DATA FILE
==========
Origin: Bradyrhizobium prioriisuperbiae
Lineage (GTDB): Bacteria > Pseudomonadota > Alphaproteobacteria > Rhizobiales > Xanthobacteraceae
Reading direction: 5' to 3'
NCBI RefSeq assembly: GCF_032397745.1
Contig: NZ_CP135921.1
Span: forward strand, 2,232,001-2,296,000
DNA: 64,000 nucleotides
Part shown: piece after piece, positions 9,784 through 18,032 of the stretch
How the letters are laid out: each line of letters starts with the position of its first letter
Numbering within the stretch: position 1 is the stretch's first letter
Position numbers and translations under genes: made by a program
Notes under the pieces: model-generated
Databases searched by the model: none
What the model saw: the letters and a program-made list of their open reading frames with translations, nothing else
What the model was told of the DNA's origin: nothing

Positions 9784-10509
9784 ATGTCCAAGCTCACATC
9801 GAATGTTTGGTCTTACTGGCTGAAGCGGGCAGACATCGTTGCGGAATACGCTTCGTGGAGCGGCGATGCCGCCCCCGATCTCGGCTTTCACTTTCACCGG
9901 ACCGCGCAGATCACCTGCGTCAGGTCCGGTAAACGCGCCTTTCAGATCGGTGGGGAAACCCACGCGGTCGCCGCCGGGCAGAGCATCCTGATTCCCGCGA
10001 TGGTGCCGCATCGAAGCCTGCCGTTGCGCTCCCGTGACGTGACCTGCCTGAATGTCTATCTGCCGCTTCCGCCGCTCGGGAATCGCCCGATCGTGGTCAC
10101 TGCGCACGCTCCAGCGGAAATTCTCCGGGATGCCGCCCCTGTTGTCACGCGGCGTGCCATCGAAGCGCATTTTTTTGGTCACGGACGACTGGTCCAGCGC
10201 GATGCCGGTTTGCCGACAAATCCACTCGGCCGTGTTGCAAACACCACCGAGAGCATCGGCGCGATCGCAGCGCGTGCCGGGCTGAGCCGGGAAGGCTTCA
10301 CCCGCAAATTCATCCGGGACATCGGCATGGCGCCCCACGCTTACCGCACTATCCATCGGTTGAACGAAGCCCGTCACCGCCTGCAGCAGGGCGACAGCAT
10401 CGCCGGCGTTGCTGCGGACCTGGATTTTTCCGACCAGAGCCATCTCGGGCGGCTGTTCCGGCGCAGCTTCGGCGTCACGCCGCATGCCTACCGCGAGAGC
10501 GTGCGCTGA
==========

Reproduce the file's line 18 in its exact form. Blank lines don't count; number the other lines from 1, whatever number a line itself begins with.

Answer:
9801 GAATGTTTGGTCTTACTGGCTGAAGCGGGCAGACATCGTTGCGGAATACGCTTCGTGGAGCGGCGATGCCGCCCCCGATCTCGGCTTTCACTTTCACCGG